Criticized at the time for its doomsday scenarios, the warnings were largely ignored by lawmakers and economists. Now some are revisiting such ideas in trying to find alternatives to the "logic of profit," according to Lidy Nacpil, an activist working on economic and environmental justice in the Philippines.

"It's not just the use of fossil fuel," Nacpil told DW. "It's the use of fossil fuel in such a chaotic and illogical way and the extraction of resources … that got us here. Our main concern is not about growth or no growth — it's about what's it all for?"

For Nacpil and others, like Roberto Espinoza of Peru's indigenous representative group AIDESEP, one alternative is putting humans and nature rather than wealth expansion at the center of all economic activity.

Espinoza describes Amazonian indigenous people's concept of the "plentiful or good life," which involves extracting resources carefully to feed yourself and sell on the market while allowing the forest to thrive. 

Favoring sustainable forest management, small-scale aquaculture and ecotourism over clear-cutting, monocultures and mass tourism are just a few ways of doing this, offers Espinoza. As are cutting consumption and supporting the indigenous economy by opting for indigenous products.

"The Amazon is one of the key hearts of the world," said Espinoza. "This forest generates a lot of the functions of carbon capture, generation of water for Latin America and other continents. But this indigenous economy also requires lots of changes around the world."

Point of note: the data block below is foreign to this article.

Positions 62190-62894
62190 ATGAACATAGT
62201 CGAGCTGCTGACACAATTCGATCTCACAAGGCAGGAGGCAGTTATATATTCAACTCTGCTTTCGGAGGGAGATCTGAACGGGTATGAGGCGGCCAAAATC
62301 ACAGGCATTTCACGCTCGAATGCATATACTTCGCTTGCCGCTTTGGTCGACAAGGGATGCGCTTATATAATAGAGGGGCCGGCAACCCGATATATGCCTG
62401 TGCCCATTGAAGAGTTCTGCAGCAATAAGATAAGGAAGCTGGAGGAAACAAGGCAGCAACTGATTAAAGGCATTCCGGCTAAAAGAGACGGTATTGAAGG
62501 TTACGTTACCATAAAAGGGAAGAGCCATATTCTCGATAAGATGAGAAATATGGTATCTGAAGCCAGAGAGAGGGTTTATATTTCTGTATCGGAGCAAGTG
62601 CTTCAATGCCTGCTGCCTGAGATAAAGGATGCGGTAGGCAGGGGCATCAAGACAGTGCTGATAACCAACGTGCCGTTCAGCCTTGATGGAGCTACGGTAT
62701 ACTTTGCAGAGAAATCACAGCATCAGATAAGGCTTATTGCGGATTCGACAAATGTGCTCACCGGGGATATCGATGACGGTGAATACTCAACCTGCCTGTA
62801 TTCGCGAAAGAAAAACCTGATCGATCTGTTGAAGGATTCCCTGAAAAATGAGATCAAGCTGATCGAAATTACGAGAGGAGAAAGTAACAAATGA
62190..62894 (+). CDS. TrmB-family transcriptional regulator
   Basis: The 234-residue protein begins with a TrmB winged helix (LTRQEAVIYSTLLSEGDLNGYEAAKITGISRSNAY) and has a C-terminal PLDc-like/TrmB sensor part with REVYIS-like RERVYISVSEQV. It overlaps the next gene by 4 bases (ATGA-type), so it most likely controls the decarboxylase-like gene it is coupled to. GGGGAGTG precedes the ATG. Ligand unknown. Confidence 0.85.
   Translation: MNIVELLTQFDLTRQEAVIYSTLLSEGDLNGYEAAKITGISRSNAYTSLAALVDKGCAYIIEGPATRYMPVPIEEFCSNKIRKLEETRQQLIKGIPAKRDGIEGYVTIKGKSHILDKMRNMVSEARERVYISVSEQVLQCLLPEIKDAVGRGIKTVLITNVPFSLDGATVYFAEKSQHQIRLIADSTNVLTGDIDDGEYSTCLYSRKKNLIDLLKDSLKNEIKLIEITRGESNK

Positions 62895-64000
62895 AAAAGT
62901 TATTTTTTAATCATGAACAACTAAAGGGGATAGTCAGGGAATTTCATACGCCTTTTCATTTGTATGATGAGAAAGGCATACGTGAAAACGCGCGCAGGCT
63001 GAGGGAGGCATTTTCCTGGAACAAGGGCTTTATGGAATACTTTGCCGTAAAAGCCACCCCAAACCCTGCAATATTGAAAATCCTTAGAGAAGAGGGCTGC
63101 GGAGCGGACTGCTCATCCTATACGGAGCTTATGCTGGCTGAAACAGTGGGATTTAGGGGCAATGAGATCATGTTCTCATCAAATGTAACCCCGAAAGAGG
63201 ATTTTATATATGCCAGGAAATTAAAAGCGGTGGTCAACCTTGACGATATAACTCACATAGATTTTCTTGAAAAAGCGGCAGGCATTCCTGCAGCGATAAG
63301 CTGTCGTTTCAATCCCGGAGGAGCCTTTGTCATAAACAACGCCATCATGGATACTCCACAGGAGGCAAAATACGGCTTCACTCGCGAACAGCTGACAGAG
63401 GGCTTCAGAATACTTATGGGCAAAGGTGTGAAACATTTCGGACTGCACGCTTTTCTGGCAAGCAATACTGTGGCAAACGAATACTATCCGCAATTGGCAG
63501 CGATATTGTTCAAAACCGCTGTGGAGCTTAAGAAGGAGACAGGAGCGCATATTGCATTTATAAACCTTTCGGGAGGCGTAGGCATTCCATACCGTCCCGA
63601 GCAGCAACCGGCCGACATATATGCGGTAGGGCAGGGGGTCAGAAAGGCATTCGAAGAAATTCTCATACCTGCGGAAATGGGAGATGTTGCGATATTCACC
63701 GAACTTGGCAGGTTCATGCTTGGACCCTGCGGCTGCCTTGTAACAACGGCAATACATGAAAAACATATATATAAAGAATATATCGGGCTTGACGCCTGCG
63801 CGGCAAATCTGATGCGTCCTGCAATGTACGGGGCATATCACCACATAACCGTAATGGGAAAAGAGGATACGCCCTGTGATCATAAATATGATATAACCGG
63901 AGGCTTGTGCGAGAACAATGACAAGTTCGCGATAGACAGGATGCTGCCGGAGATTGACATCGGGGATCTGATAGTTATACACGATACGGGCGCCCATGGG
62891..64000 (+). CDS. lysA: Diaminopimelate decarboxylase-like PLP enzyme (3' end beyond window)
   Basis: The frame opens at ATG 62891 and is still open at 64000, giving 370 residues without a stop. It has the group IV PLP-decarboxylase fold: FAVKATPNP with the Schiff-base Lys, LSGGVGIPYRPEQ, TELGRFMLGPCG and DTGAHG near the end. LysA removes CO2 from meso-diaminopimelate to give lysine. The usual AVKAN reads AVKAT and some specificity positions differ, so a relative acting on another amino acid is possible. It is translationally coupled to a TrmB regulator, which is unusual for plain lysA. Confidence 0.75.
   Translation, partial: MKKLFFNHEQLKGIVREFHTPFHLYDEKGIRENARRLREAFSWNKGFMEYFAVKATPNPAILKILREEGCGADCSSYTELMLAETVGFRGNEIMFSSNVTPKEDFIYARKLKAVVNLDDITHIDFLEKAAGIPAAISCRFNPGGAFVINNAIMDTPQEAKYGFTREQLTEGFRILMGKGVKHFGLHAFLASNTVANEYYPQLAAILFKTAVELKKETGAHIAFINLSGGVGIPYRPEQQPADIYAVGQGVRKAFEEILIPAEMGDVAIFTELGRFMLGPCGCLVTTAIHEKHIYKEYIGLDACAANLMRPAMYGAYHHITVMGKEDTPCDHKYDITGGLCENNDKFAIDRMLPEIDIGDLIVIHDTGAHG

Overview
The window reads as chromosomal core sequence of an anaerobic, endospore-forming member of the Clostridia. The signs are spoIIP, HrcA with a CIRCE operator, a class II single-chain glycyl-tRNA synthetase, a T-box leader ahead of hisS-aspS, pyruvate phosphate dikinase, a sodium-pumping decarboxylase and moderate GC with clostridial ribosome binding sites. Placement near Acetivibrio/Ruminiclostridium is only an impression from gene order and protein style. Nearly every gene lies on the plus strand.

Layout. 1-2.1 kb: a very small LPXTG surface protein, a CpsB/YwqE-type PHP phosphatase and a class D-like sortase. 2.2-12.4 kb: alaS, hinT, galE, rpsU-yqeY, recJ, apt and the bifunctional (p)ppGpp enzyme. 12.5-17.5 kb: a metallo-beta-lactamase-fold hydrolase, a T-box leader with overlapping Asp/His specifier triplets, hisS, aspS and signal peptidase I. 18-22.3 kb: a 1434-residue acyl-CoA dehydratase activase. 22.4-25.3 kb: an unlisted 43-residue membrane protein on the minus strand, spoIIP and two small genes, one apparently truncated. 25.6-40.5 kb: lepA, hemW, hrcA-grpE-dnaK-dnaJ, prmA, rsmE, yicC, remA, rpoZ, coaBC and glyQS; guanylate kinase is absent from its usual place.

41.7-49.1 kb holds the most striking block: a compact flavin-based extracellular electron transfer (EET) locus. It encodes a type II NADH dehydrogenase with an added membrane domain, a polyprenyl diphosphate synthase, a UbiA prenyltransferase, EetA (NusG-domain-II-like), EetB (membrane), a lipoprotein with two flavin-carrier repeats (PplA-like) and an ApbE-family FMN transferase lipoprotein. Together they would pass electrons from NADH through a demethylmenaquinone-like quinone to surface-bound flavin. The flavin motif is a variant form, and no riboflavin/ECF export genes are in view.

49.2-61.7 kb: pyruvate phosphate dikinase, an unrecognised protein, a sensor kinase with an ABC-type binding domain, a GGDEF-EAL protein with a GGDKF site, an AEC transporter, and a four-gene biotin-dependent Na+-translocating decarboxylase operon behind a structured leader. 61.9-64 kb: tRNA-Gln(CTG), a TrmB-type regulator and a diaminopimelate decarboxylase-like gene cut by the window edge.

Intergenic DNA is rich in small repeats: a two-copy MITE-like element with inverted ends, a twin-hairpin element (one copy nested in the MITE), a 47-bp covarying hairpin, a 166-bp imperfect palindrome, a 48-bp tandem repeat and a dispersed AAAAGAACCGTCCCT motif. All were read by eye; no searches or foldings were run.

The degrowth movement

In the US and Europe, the idea of "degrowth" — a movement around downsizing production and consumption, and moving the economy away from infinite expansion in a just and equitable way — is gaining traction.

That's partly because of the growing gap between rich and poor. Part of the problem is that we measure society's economic progress and well-being using Gross Domestic Product (GDP), say some economists.

GDP measures the market value of all final goods and services produced in a country but ignores things like high unemployment and negative impacts on the environment that growth may have, such as increased air pollution. (Not everyone agrees with this assessment, of course.)